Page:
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EuroTcl/OpenACS 11 - 12 JULY 2024, VIENNA

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    <dl>
	<dd><b>tls</b> - binding to <b>OpenSSL</b> library
	for socket and I/O channel communications.</dd>
    </dl>
    </dd>
    <dd><a href="#SYNOPSIS">SYNOPSIS</a> </dd>
    <dd><dl>
	    <dd><b>package require Tcl</b> <em>?8.5?</em></dd>
	    <dd><b>package require Tcl</b> <em>?<b>8.5</b>?</em></dd>
	    <dd><b>package require tls</b></dd>
	    <dt>&nbsp;</dt>
	    <dd><b>tls::init</b> <em>?options?</em> </dd>
	    <dd><b>tls::socket</b> <em>?options? host port</em></dd>
	    <dd><b>tls::socket</b> <em>?-server command? ?options? port</em></dd>
	    <dd><b>tls::handshake</b> <em> channel</em></dd>
	    <dd><b>tls::status</b> <em>?-local? channel</em></dd>
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<h3><a name="NAME">NAME</a></h3>

<p><strong>tls</strong> - binding to <strong>OpenSSL</strong> library
for socket and I/O channel communications.</p>

<h3><a name="SYNOPSIS">SYNOPSIS</a></h3>

<p><b>package require Tcl 8.5</b><br>
<p><b>package require Tcl</b> <em>?<b>8.5</b>?</em><br>
<b>package require tls</b><br>
<br>
<a href="#tls::init"><b>tls::init</b> <i>?options?</i></a><br>
<a href="#tls::socket"><b>tls::socket</b> <i>?options? host port</i><br>
<a href="#tls::socket"><b>tls::socket</b> <i>?-server command? ?options? port</i></a><br>
<a href="#tls::status"><b>tls::status</b> <i>?-local? channel</i></a><br>
<a href="#tls::connection"><b>tls::connection</b> <i>channel</i></a><br>
<a href="#tls::handshake"><b>tls::handshake</b> <i>channel</i></a><br>
<a href="#tls::import"><b>tls::import</b> <i>channel ?options?</i></a><br>
<a href="#tls::unimport"><b>tls::unimport</b> <i>channel</i></a><br>
<br>
<a href="#tls::protocols"><b>tls::protocols</b></a><br>
<a href="#tls::version"><b>tls::version</b></a><br>
</p>

<h3><a name="DESCRIPTION">DESCRIPTION</a></h3>

<p>This extension provides a generic binding to <a
href="http://www.openssl.org/">OpenSSL</a>, utilizing the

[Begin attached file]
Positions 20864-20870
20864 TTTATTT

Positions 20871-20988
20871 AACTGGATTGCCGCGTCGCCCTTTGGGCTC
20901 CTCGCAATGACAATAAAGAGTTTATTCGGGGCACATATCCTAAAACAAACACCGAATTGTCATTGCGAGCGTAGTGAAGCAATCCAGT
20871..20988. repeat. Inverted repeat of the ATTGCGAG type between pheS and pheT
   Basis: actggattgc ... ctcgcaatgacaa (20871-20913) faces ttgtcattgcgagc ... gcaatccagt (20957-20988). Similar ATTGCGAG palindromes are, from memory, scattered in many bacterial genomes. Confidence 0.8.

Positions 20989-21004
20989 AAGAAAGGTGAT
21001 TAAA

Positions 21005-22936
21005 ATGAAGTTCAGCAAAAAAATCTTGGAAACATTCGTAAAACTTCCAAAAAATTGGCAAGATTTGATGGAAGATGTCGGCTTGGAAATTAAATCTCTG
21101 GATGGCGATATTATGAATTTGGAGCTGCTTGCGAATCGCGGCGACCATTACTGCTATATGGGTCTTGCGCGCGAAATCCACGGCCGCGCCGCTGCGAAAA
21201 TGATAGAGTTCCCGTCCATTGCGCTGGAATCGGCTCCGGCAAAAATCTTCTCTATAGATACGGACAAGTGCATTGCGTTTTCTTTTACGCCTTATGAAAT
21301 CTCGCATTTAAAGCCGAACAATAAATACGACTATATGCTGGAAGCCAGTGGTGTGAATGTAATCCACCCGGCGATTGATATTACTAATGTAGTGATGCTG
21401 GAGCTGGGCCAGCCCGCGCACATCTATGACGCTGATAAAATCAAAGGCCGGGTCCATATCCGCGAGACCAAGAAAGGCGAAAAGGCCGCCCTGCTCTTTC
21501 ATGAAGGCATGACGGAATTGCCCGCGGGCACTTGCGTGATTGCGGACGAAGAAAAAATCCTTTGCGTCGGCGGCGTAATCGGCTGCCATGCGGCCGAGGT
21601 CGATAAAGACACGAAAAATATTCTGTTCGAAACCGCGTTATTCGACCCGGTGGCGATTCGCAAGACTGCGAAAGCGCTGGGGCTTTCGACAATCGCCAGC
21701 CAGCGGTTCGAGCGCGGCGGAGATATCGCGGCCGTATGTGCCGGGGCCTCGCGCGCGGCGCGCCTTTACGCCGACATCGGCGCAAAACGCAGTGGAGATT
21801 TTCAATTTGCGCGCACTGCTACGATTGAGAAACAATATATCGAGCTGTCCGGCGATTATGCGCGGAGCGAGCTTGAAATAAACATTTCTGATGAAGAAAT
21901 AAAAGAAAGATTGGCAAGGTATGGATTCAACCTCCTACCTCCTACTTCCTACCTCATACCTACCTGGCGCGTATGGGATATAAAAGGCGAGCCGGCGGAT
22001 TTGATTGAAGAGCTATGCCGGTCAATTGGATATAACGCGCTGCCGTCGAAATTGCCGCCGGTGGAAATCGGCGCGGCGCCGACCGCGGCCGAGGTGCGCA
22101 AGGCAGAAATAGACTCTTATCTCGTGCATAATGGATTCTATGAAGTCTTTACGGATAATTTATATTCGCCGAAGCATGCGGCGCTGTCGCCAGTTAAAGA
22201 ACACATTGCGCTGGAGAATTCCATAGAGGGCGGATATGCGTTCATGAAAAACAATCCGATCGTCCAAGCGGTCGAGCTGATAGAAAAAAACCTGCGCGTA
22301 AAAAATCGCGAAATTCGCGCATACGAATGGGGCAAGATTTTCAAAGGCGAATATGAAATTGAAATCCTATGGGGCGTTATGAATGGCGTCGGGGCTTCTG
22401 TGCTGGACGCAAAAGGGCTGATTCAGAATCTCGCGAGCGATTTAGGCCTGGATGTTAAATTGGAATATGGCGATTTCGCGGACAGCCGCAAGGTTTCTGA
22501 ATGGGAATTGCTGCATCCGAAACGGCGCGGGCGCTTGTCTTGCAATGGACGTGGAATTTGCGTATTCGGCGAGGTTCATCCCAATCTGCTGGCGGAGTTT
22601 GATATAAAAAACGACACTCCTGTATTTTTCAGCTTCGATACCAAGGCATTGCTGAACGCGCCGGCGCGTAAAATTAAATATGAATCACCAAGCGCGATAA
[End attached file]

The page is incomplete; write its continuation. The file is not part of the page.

<strong>Tcl_StackChannel</strong>
API for Tcl 8.4 and higher. The sockets behave exactly the same
as channels created using Tcl's built-in <strong>socket</strong>
command with additional options for controlling the SSL session.
<p>This extension provides TCL script access to secure socket communications
using the Transport Layer Security (TLS) protocol. It provides a generic
binding to <a href="http://www.openssl.org/">OpenSSL</a>, utilizing the
<strong>Tcl_StackChannel</strong> API in Tcl 8.4 and higher.
These sockets behave exactly the same as channels created using the built-in
<strong>socket</strong> command, along with additional options for controlling
the SSL session.
</p>

<h3><a name="COMMANDS">COMMANDS</a></h3>

<p>Typically one would use the <strong>tls::socket </strong>command
which provides compatibility with the native Tcl <strong>socket</strong>
command. In such cases <strong>tls::import</strong> should not be
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	<br>
	<br>

	<dl>

	<dt>
	  <strong>error</strong> <em>channel message</em>
	  <strong>error</strong> <em>channelId message</em>
	</dt>
	<dd>
	  This form of callback is invoked whenever an error occurs during the
	  The <em>message</em> argument contains an error message generated
	  by the OpenSSL function <code>ERR_reason_error_string()</code>.
	  initial connection, handshake, or I/O operations. The <em>message</em>
	  argument can be from the Tcl_ErrnoMsg, OpenSSL function
	  <code>ERR_reason_error_string()</code>, or a custom message.
	</dd>

	<br>

	<dt>
	  <strong>info</strong> <em>channel major minor message type</em>